Do Your Trailers Have Legal RIGs with Labels That Say So?
Trailer Talk • September 20, 2018 • by Tom Berg
Since January 27 of 1998, rear underride guards (aka “ICC bumpers”) on most types of semitrailers have been designed and built to absorb the force of a car slamming into it. They are properly called rear impact guards, or RIGs, and each should have a label attesting to its compliance with the federal regulation that establishes its performance.
In August, those labels were the focus of an inspection and enforcement “blitz” led by the Commercial Vehicle Safety Alliance, which is composed of motor carrier enforcement authorities in North America. That caused anguish for some members of ATA’s Technology & Maintenance Council, who gathered this week in Orlando, Florida, for the fall meeting. They complained that if the sticker was missing from the horizontal portion of the impact guard, or its lettering wasn’t legible, drivers were handed citations.
This was the first item of business in Fleet Talk, a popular session in which fleet managers discuss what irks them about equipment and enforcement issues. Darry Stuart, a fleet management consultant and former TMC general chairman who leads this session, brought the issue up because his manager-friends had called him about it.
“They’re getting citations just for the decal,” he told me when I saw him the day before that session. “And it’s a six-point violation” under the infamous federal Compliance, Safety, Accountability reporting system, better known as CSA.
“Read 393.86 (of the motor carrier safety code), Sections 1 and 6,” he said. “It defines the ICC bumper and the sticker that the manufacturer is supposed to put on it.” Saying the same thing to people in the Fleet Talk session, he asked how many had received citations for this issue and about a dozen raised their hands.
One was Kevin Tomlinson, maintenance director at South Shore Transportation in Sandusky, Ohio. He said one of his drivers had gotten a ticket in Pennsylvania. “But we run flatbeds with fixed axles — spread axles — and the rear axle is close to the back of the trailer, so under the reg we don’t need the sticker,” or the impact-absorbing guard, for that matter.
The label must be placed 12 inches inboard of the forward-facing surface of the RIG’s horizontal member, according to Motor Carrier safety regulation 393.86. Aside from “DOT,” the label must include the manufacturer’s name, and the month and year the trailer was built. It’s not clear what an owner should do if the label becomes illegible or goes missing.
“Wheels back vehicles” is what the regulation calls such trailers, and they are specifically exempted from the impact-guard requirement if that axle’s tire surfaces are within 12 inches of the trailer’s rear. Federal authorities recognized that the rear-set wheels and axle would keep a car from under riding a trailer, so they exempted such trailers from the requirement.
South Shore’s safety supervisor pointed that out to authorities in Pennsylvania, and that ticket was dismissed, Tomlinson said.
CVSA launched the blitz to see how many RIGs are actually on trailers, Stuart and others said at the session. Rear impact guards are stout looking things, but the label is the only way for a field inspector to know for sure. And if the label is missing, the inspector can assume that the RIG is not compliant and get out his ticket book.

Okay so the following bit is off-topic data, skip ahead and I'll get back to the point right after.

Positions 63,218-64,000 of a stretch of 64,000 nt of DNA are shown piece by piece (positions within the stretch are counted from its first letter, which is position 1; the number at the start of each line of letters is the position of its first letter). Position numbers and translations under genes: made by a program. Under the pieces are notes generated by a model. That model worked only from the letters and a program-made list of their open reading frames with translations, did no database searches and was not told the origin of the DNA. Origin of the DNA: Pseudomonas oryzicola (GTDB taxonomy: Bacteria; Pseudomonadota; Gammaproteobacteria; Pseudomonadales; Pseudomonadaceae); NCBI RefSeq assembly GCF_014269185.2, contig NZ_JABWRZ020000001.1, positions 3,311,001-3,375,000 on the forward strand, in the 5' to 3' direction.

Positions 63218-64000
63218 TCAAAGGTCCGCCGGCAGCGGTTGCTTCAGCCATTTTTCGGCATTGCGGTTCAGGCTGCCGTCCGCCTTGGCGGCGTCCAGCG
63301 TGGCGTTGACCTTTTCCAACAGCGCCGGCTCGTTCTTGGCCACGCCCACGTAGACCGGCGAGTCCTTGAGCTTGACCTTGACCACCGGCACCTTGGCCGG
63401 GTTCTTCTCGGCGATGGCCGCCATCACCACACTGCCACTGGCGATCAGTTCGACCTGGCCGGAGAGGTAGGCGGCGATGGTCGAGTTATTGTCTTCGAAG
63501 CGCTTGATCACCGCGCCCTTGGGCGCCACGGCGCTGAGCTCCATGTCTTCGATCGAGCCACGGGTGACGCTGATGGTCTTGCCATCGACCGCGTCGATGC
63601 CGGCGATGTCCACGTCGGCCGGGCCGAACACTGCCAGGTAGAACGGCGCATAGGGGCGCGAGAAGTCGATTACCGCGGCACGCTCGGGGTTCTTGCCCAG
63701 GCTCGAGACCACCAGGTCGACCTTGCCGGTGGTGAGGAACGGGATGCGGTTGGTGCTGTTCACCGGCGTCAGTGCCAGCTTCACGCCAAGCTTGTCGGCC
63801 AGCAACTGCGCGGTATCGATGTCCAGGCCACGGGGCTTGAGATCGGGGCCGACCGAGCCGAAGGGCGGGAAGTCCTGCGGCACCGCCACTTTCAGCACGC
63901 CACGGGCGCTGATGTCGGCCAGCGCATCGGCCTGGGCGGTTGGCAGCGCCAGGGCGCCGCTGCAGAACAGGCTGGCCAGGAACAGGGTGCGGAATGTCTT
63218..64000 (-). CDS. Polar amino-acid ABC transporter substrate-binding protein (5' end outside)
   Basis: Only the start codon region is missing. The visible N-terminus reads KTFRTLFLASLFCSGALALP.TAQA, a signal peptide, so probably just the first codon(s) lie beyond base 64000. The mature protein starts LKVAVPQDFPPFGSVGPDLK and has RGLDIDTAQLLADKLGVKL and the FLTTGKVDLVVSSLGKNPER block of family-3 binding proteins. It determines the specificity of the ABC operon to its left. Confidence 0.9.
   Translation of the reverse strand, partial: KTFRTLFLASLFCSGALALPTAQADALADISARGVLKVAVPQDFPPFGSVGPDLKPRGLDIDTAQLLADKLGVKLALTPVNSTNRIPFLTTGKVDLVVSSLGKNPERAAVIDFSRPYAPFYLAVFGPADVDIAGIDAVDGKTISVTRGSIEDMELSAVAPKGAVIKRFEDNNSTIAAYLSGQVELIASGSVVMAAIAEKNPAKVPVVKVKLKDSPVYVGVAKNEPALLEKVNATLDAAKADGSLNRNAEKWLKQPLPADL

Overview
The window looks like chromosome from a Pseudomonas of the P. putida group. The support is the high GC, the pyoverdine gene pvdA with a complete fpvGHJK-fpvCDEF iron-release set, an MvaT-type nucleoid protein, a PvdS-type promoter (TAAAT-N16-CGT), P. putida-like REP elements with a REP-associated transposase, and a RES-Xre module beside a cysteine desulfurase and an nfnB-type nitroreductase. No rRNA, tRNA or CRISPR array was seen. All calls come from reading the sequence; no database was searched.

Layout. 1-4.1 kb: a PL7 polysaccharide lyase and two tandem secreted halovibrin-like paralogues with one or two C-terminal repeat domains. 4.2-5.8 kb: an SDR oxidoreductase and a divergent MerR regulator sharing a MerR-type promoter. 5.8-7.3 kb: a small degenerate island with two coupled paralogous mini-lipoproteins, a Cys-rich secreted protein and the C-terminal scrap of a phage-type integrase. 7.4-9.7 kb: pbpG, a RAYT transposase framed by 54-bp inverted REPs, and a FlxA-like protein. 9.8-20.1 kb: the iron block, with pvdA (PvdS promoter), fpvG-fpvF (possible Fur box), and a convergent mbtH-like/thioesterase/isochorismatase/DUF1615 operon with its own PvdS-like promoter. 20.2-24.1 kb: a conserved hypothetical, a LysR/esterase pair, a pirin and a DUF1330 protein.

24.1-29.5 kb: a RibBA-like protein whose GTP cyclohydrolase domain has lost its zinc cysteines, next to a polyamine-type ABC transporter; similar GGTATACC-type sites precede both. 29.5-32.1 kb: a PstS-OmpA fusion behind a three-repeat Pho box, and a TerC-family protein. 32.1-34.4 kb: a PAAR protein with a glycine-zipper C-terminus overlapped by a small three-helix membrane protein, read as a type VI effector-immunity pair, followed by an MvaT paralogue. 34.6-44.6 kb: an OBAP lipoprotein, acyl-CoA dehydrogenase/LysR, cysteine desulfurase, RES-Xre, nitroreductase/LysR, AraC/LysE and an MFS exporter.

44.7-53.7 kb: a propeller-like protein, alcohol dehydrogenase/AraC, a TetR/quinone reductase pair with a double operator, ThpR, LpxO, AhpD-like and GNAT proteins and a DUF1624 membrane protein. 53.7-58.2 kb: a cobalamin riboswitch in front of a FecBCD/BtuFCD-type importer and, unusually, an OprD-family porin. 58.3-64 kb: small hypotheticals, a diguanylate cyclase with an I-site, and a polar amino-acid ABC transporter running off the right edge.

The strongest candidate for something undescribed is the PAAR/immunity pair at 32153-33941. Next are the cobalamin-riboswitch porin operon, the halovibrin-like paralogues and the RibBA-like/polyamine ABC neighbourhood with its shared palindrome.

A properly formatted label lists the trailer manufacturer’s name and where and when the trailer was built. By including the letters “DOT,” the manufacturer certifies that the impact guard complies with performance requirements.
Manufacturers test their guards to be sure they do comply with energy absorption specifications or hire outside laboratories to do so. Thus, only a manufacturer should place a label on a rear impact guard.
However, Stuart related that another fleet manager asked his trailer supplier about the issue, and the builder sent him 500 labels that he could install himself. That might be expedient, but would it be wise?
“Putting that label on means you are certifying that guard,” said a manager in the audience. “That could make you legally liable if there’s an accident” and a lawsuit ensues.
Furthermore, at least one inspector issued a citation because the “DOT” was illegible. That’s not surprising because a label is to be placed on the forward-facing surface of the horizontal member, and toward its right side, just where it gets pelted by road debris and spray from water and ice kicked up by tires. The discussion in this session didn’t solve that problem, but maybe the manager with those 500 extra labels might use them after all (wink-wink).
Moral of this story: If a trailer’s rearmost axle and tires are set well ahead of the trailer’s rear, like those on sliding tandems under 53-foot box trailers, then it needs a rear impact guard that complies with the 1998 mandate, and that guard must have a proper label.
If the trailer is a “wheels back” type with its tires within a foot of the trailer’s rear, then its rear bumper needn’t be a RIG and doesn’t need a label. Tell that to the cop who’s about to write you a ticket. If he doesn’t believe you, just say, “Read 393.86, Sections 1 and 6.”